Do people really have their origins in Asia?

Ducks in the pond - why pandemics always originate in China

It is a historical fact that widespread epidemics very often originate in China. It is less clear why this is so. It's related to the geography of the country, people's food preferences, but also notorious state failure.

Skipping bird flu viruses on humans, Sars and now Covid-19: Again and again such scourges of humanity have their origin in China. Just why?

Of course, there are natural reasons for this. China is a country with a large population in a relatively small area. In the steppes of the north, where the population density is low and large, undeveloped areas predominate, livestock is certainly practiced - but the relatively low rainfall does not allow intensive cultivation. In addition, China is largely a mountainous or hilly country. The agriculturally usable area is small - that is why the population's protein needs were met primarily from plant sources: the soybean and the products made from it have been the primary source of protein for the Chinese population for centuries. In addition, chickens or pigs were kept to which the waste could be fed.

In the alluvial landscapes of the estuary of the long river, the harmonious union of wet rice cultivation and fish farming was also cultivated - the famous land of fish and rice. Today China is itself a net importer of soy, the world's largest on top of that. Three quarters of the soybeans consumed are now imported. Anyone who is afraid of pesticide-contaminated vegetables in China is therefore well advised to stick to soy products: The beans come from the American continent, although genetically modified, but at least the limit values ​​for pollutants must have been complied with.

Risky duck farming

However, chickens and pigs are also the two farm animals that are most likely to transmit strains of the virus to humans. However: The two best-known cases of the flu virus jumping from pigs to humans - the Spanish flu of 1918 and the so-called swine flu of 2009/10 - both presumably originated in the USA and not in China.

On the other hand, China is a major source of danger for the bird flu virus to jump over, because the danger does not necessarily come primarily from the chickens, which in China are for the most part also kept industrially - i.e. indoors - but from duck breeding, which is widespread in the country. Because this needs a pond - which is laid out in the fresh air for practical reasons and thus enables direct contact between wild birds and farm poultry and thus the transmission of all kinds of viruses between species. In China, therefore, the likelihood that bird flu viruses will be transmitted to feathered livestock and enter the cycle of humans and livestock is significantly higher than in other countries.

When the state is unable to ensure food safety, the average Chinese take care of it themselves.

Viruses can be transmitted from animals to humans in two places: at the point of production, where a virus spreads to farmers or agricultural production workers, or at the point of sale to the end consumer, i.e. on the market. Live chickens are often bought there, while live pigs are not carted to market in China either. This should explain why bird flu viruses, but not swine flu viruses, often spread to humans in China.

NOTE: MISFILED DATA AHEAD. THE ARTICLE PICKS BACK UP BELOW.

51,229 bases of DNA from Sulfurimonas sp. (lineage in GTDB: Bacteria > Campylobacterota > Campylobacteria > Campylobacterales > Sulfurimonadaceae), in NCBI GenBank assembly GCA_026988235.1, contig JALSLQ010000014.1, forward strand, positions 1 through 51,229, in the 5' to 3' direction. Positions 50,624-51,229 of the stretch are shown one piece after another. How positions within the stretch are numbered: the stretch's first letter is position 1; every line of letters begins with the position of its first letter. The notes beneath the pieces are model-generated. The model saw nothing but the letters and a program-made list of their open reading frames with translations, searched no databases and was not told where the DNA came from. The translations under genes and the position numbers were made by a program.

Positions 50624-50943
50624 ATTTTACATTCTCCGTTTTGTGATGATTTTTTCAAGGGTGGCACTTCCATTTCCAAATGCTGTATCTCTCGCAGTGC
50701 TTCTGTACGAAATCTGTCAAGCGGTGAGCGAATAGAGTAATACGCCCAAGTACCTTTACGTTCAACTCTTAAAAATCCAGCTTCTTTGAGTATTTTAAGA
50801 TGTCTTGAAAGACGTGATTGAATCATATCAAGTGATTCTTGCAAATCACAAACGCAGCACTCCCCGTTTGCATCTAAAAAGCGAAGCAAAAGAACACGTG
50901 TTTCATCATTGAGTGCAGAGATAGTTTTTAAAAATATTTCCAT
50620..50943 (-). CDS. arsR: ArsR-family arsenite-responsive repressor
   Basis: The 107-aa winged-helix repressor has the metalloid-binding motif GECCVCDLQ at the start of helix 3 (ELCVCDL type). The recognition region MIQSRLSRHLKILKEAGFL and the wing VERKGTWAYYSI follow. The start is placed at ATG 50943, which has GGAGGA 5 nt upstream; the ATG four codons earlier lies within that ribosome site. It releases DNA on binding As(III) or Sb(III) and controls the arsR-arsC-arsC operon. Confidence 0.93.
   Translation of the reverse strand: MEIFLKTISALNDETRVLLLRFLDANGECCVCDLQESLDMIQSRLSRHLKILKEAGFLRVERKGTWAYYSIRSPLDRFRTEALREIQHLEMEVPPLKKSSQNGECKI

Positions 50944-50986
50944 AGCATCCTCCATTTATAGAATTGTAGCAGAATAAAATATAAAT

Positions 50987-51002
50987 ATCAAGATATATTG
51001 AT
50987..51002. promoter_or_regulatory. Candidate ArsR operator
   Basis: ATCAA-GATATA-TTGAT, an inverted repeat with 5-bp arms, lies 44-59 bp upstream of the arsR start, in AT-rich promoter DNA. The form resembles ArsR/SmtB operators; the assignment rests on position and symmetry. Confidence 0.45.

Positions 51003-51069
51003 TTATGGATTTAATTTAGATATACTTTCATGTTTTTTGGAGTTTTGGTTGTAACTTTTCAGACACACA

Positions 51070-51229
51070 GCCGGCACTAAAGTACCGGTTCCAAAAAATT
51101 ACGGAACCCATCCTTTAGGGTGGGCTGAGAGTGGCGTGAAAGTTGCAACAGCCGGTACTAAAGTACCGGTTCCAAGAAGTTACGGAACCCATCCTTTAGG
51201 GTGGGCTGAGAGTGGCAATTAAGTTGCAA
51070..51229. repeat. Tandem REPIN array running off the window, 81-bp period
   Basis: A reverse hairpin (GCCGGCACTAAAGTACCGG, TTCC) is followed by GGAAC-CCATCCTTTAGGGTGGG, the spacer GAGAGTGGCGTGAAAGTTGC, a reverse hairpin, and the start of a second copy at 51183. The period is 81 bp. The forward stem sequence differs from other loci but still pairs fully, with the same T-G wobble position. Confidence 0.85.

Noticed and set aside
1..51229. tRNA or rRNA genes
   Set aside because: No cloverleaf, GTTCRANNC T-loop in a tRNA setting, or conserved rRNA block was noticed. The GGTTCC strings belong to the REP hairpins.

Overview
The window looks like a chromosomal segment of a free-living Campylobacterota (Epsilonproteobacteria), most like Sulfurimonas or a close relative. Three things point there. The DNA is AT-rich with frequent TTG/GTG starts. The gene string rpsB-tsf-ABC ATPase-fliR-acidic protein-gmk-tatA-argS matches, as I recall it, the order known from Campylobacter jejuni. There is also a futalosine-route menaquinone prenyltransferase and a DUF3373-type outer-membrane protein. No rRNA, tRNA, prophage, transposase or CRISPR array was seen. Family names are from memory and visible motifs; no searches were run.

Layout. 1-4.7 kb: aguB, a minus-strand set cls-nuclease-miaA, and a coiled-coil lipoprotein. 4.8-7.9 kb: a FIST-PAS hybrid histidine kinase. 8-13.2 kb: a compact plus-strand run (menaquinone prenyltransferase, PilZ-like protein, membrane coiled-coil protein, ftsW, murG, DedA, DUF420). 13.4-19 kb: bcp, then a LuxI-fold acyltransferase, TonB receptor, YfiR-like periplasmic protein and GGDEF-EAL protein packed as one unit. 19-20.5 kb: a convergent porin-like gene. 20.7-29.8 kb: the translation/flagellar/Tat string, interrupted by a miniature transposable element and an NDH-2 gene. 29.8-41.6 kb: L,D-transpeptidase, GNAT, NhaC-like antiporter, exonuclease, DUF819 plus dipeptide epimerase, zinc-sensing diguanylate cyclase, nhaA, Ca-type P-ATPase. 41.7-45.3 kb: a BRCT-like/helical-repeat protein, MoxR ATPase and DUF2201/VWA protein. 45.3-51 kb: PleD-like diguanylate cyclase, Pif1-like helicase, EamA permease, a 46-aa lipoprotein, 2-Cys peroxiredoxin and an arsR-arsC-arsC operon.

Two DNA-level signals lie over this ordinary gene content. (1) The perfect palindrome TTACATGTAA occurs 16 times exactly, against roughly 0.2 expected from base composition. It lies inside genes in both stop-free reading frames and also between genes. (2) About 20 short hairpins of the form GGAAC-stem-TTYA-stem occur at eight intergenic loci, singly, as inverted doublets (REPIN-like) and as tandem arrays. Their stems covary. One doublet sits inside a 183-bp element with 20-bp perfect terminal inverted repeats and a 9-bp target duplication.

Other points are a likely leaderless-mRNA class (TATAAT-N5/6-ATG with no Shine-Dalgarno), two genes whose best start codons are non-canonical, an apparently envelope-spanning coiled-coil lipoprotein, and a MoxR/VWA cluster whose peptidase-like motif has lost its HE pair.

Only fresh is controllable

The Chinese are indisputably a people of gourmets. And it is well known that the fresher, the better. This certainly explains to a certain extent why animals are often bought alive. But that's not the only reason: China is a country that is repeatedly shaken by food scandals. So the buyer says to himself: Better buy the chicken alive, because you can see with your own eyes that the animal did not die of any disease beforehand.

The same applies to the wild animals, which have been hunted in China from ancient times out of pure necessity and which today serve as a welcome change for gourmets - although unfortunately they represent a reservoir of all kinds of viruses. Who wants to buy a hunted wild animal if they don't know how it died? And here is the crux of the matter: The Chinese foodie may be willing to sacrifice part of his enjoyment for the safety of food and buy the animal already killed. But if a dead animal is synonymous with: "I don't know how it was killed, whether it was sick and died or whether it was healthy and was properly killed" - then, to be on the safe side, the consumer would rather have a live animal than a slaughtered one to buy.

This is one of the reasons why China is always at the origin of virus epidemics. It is not only the natural conditions of the country or the culinary preferences of the population that encourage the outbreak of epidemics, but also the basic mistrust of the people in the authorities. If the state, which otherwise likes to control everything, is not in a position to ensure food safety, then the average Chinese takes this by hand.

Even if the authorities closed all markets on which live animals are offered, it would be assumed that live animals would continue to be traded on black markets. Not only did the administration fail when it came to detecting the coronavirus in good time after its first appearance in Wuhan and containing it locally. The lack of trust in the competence of the authorities and the rampant corruption have created the conditions for the global pandemic disaster. Unfortunately, however, the prospects for improvement are slim: as long as the state sets wrong priorities in the control of its citizens, there will continue to be socially risky practices among the citizens, in the food sector and elsewhere.

Thomas Baumann is an economist and freelance author. He has lived (mainly) in China for many years.